Waterfalls in The Garden of the Groves

  As I walked past the meditative labyrinth that graces the garden grounds, I thought about the invisible threads of fate that bind people and draw them to unknown paths. How interesting that one choice made in a fork along life's road can so wholly alter people's destiny. That's how it was with my parents, Ejnar and Owanta Gottlieb. Both of them made choices after losing their homes in World War 2. My father's house was bombed to bits during the Dresden air raid, while my mother's estate in East Prussia was taken over by the Russians. With everything cherished gone, both of them knew they did not want to stay in Germany and re-build their lives on the ashes of genocide and destruction. Theirs is a long story full of hardship, adventure and love (beautifully recounted in my mother's autobiography Angel Stand By Me). But, suffice it to say that they chose to escape Germany by daring to swim across a turbulent and fast moving part of the Rhine River—past shooting guards and police—into Switzerland where they hid in cornfields until they could finally make their way to my grandmother's house in Zurich.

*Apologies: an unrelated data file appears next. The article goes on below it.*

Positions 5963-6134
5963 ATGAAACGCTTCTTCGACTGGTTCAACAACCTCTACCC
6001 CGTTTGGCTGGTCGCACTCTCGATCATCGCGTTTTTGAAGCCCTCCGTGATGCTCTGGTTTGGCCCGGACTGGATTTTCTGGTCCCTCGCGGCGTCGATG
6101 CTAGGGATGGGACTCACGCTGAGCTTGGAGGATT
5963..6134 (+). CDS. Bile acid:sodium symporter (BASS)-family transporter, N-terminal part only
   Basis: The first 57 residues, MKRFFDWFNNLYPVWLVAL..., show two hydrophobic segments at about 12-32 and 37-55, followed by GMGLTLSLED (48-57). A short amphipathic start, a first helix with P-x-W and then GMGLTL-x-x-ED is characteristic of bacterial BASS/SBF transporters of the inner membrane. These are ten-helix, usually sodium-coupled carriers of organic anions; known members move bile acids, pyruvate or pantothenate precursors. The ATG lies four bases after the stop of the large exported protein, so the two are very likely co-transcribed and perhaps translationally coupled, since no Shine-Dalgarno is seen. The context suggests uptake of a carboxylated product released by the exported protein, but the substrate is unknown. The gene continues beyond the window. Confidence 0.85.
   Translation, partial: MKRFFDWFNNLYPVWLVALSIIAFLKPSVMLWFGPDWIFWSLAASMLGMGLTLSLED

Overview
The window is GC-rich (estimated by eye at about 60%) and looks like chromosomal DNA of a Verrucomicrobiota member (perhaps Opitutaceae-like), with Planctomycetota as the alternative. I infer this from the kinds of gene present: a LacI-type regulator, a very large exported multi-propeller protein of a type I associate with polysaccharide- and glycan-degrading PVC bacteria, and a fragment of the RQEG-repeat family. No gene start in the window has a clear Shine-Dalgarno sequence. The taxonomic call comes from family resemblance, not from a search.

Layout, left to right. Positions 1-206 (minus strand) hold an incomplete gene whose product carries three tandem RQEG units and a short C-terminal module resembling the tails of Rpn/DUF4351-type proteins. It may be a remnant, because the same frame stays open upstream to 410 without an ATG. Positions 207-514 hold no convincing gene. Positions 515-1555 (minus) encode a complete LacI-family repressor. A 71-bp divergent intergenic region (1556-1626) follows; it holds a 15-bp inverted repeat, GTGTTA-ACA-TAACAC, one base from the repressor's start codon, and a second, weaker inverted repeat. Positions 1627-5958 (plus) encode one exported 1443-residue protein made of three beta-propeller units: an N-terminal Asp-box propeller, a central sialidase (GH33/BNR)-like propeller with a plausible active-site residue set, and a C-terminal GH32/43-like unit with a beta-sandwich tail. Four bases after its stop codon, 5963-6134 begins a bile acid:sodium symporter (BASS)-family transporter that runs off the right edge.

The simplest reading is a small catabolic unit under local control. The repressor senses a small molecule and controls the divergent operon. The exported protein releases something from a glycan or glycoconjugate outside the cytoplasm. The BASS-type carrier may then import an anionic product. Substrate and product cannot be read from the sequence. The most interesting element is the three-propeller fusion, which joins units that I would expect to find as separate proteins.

My parents (1946) on their wedding day before they swam the Rhine.
Love makes people strong and courageous.
  Once there, my father, a medical doctor who spoke Swiss German, was able to get a job in a mental asylum while my mother who did not speak Swiss, cleaned the floors, and kept her mouth shut so that the people would not hear her high German accent and hate her because of it. They were both unhappy and wanted to get away. Filling out one application after another they hoped for a job in Australia, Africa or the Philippines, but no one wanted Germans. To the world they were all Nazis. Finally however, a position in a mission hospital in the Philippines opened up. Leaving their work at the mental asylum my parents prepared to emigrate, but their hopes were soon dashed when the Philippine president suddenly died and all work permits for foreign university graduates were cancelled.

   Depressed, unemployed and broke, their emotional barometers fell to the lowest of lows. My father though, always had a strong optimistic vein. As he still had a few francs in his pocket he decided to spend them on a hot cup of coffee rather than sit around and feel sorry for their circumstances.